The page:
LG has announced that it is the first smart TV maker to debut a native app for Nvidia’s GeForce Now online streaming gaming platform. The GeForce Now app will be available as a beta test on select 2021 TVs, including 4K OLED, QNED mini-LED, and NanoCell TV models in 80 markets globally. LG says the full list of compatible TVs will be released at a later date.
With the GeForce Now app installed, users will have access to 35 free-to-play games if they own a compatible controller, with no additional hardware required. Games include Rocket League, Destiny 2, Marvel’s Guardians of the Galaxy, and the Crysis Remastered Trilogy. Games can be played at up to 1080p resolution and 60 frames per second, though there has been some recent controversy over this as Nvidia has admitted to capping some games at lower frame rates. (Digital Trends has put together a list of the best GeForce Now games.)
There are three tiers to the GeForce Now service: Free, Priority ($50 per month), and the recently announced RTX 3080 ($100 per month) that lets gamers experience 1440p resolution at 120Hz. As shortages of high-end graphics cards has continued, this new tier is something of a stopgap until gamers can once again upgrade their rigs. LG hasn’t indicated whether its GeForce Now app will support the RTX 3080 tier.
GeForce Now Priority members get access to ray tracing and A.I. technologies streaming from Nvidia RTX-powered servers in data centers worldwide. One of the benefits of the GeForce Now service is that games can be started on one device an then continued on another. GeForce Now is currently available on Nvidia Shield TV, Windows PCs, MacOS, Chrome OS, Android, and the Safari browser for iPhone and iPad.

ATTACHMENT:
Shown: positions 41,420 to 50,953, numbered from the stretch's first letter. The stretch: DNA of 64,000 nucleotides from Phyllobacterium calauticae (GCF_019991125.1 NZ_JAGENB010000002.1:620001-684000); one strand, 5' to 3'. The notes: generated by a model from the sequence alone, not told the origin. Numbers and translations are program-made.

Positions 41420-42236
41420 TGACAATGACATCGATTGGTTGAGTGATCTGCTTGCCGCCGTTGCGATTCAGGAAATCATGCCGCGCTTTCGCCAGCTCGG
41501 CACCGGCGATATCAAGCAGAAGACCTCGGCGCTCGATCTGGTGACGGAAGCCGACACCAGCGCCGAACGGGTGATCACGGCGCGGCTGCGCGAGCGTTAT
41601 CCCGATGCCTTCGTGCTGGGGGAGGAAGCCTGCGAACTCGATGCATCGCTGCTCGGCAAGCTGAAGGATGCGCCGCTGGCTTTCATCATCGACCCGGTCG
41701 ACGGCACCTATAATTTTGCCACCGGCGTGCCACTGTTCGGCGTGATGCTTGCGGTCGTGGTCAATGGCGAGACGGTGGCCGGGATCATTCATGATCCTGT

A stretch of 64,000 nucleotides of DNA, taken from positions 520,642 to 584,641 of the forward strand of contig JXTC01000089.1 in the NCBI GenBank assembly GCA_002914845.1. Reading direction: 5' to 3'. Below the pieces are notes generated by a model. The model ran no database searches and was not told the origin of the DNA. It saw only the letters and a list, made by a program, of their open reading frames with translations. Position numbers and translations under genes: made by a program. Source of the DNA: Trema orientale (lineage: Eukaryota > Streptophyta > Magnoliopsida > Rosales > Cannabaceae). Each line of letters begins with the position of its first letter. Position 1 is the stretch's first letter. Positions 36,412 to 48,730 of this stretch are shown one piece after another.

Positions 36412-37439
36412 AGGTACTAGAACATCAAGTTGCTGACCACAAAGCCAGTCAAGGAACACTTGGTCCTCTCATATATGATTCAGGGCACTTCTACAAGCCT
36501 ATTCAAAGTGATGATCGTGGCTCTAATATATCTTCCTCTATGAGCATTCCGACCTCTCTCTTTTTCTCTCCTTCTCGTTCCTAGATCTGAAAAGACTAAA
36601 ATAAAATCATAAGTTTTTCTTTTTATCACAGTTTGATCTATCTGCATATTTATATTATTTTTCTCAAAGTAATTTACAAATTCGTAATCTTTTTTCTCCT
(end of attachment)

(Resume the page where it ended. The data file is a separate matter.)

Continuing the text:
“Partnering with Nvidia to bring GeForce Now to LG TV owners is a sign of our commitment to deliver the best gaming experience on LG TVs running WebOS,” said Lee Sang-woo, senior vice president of corporate business strategy at LG Electronics Home Entertainment Company.
LG has a long-standing relationship with Nvidia. LG’s OLED TVs were the first to be compatible with Nvidia’s G-Sync variable refresh rate (VRR) technology, making the TVs among the best large-size displays for PC and console gaming.